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Aspirin can be replaced by dabigatran for prevention of recurrent stroke


Aspirin can be replaced by dabigatran for prevention of recurrent stroke

DELHI: Dabigatran is at par with aspirin in the prevention of recurrent stroke in patients with a recent history of embolic stroke of undetermined source, according to a recent study. Cryptogenic strokes constitute 20 to 30% of ischemic strokes, and most cryptogenic strokes are considered to be embolic and of undetermined source.

The study, published in The New England Journal of Medicine, found that incidence of major bleeding was not greater in the dabigatran group than in the aspirin group, however, there were more clinically relevant nonmajor bleeding events in the dabigatran group.

Previous studies have shown that rivaroxaban is no longer effective than aspirin for recurrent stroke prevention after embolic stroke from an undetermined source. Hans-Christoph Diener, a professor of neurology at the University Duisburg-Essen and University Hospital Essen, Germany, and colleagues conducted this RE-SPECT ESUS trial to determine whether dabigatran is effective in preventing recurrent strokes after this type of stroke.

“Guidelines for secondary prevention of stroke in patients who have had a cryptogenic stroke recommend administration of antiplatelet agents, and treatment may include aspirin, a combination of extended-release dipyridamole and aspirin or clopidogrel and aspirin,” wrote the researchers. “Oral anticoagulants, including dabigatran etexilate, have an established role in reducing the incidence of recurrent strokes among patients with high-risk cardioembolic factors, such as atrial fibrillation.”

A total of 5390 patients were enrolled at 564 sites and were randomly assigned to receive dabigatran (2695 patients) at a dose of 150 mg or 110 mg twice daily or aspirin (2695 patients) at a dose of 100 mg once daily in patients who had an embolic stroke of undetermined source.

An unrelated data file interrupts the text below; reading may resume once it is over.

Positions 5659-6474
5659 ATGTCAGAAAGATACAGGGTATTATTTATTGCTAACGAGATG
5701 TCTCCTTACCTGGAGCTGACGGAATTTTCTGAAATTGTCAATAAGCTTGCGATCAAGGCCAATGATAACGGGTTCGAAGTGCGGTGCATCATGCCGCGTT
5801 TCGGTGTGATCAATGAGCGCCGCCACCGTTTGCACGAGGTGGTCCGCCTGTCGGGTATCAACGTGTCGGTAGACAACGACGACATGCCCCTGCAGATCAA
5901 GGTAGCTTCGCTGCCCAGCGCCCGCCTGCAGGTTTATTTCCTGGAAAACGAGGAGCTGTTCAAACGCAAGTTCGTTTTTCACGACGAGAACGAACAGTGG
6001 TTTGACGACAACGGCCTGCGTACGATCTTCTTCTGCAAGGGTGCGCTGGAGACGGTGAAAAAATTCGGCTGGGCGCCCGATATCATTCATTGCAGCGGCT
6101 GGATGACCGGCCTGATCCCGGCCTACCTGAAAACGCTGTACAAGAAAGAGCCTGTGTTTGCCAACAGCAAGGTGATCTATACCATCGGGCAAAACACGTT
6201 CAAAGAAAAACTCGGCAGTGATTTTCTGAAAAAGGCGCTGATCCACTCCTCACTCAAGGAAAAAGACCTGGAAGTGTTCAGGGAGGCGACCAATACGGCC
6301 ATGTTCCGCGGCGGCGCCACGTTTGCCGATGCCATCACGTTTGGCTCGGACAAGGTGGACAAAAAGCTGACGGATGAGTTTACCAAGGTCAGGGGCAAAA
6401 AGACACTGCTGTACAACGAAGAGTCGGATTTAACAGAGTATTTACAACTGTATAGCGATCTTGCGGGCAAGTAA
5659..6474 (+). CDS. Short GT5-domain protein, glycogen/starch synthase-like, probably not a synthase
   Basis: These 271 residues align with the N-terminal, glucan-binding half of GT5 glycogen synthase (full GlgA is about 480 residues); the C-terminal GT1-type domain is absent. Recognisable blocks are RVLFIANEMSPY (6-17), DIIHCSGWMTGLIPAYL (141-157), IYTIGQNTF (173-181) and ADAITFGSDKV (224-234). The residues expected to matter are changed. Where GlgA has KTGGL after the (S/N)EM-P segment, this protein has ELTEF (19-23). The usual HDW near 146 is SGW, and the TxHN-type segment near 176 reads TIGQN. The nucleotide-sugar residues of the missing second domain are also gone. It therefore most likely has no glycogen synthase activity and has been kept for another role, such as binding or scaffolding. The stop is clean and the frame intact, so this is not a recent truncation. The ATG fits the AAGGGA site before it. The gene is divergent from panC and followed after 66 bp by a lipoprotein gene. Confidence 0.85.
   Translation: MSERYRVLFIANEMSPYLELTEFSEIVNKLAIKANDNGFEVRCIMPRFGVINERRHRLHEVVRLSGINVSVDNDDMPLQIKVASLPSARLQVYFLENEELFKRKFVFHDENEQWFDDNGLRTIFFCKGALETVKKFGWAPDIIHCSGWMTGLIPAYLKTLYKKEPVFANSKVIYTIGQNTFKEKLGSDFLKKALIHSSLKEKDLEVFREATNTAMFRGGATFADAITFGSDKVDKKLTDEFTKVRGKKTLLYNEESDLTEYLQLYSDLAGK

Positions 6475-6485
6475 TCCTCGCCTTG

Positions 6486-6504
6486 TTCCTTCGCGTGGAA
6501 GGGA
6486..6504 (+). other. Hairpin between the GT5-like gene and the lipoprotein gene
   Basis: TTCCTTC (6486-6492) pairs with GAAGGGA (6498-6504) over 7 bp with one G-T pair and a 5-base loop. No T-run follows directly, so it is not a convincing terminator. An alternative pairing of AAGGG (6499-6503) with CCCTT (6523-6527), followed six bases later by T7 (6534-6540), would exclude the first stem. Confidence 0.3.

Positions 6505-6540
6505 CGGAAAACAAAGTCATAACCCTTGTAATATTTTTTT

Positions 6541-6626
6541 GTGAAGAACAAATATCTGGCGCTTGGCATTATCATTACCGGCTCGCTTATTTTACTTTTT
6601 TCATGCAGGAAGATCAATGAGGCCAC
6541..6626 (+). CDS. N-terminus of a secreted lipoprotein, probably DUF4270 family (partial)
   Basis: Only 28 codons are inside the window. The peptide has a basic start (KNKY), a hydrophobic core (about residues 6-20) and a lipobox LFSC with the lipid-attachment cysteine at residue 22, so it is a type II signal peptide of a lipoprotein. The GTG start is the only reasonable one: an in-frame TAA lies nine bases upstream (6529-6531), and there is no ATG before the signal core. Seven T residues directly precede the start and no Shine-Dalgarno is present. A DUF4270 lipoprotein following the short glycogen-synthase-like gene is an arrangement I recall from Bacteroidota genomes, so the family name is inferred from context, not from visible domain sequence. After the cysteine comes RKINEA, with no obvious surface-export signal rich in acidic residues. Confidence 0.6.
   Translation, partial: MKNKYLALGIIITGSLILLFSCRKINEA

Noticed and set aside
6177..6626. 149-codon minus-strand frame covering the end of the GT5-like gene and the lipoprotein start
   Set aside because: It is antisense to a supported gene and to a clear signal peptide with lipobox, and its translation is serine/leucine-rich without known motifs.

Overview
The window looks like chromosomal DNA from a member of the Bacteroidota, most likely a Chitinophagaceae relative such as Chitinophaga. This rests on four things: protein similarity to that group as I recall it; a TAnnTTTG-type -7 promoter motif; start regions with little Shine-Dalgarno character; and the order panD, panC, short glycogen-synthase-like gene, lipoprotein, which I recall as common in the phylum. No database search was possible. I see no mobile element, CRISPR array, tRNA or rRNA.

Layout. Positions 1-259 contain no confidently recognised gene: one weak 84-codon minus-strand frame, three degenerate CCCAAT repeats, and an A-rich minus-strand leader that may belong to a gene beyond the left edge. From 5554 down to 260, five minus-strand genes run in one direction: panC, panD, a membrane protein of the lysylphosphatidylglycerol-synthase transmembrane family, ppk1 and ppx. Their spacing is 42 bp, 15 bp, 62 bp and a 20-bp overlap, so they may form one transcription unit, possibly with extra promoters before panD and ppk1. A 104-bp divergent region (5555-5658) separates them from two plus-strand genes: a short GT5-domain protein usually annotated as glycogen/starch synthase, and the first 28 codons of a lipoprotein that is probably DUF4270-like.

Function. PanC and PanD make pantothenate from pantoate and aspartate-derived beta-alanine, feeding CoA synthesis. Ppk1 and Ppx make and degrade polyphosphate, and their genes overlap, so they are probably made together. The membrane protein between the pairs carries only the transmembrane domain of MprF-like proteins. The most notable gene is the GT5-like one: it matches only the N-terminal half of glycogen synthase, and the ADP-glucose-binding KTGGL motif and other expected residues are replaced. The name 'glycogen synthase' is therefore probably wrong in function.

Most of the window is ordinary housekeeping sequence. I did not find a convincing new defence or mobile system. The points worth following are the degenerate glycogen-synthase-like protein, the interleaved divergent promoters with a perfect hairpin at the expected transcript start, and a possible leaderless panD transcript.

The primary outcome was a recurrent stroke. The primary safety outcome was major bleeding. Median follow-up was 19 months.

Also Read: Recurrent Ischemic Stroke: Strategies for Prevention

They found that:

  • During a median follow-up of 19 months, recurrent strokes occurred in 177 patients (6.6%) in the dabigatran group (4.1% per year) and in 207 patients (7.7%) in the aspirin group (4.8% per year).
  • Ischemic strokes occurred in 172 patients (4.0% per year) and 203 patients (4.7% per year), respectively.
  • Major bleeding occurred in 77 patients (1.7% per year) in the dabigatran group and in 64 patients (1.4% per year) in the aspirin group.
  • Clinically relevant nonmajor bleeding occurred in 70 patients (1.6% per year) and 41 patients (0.9% per year), respectively.

Also Read: RESPECT TRIAL: PFO closure Superior to medical mgt in preventing recurrent stroke

“In patients with a recent history of embolic stroke of undetermined source, dabigatran was not superior to aspirin in preventing recurrent stroke,” wrote the authors.

For detailed study log on to DOI: 10.1056/NEJMoa1813959


Source: With inputs from New England Journal of Medicine

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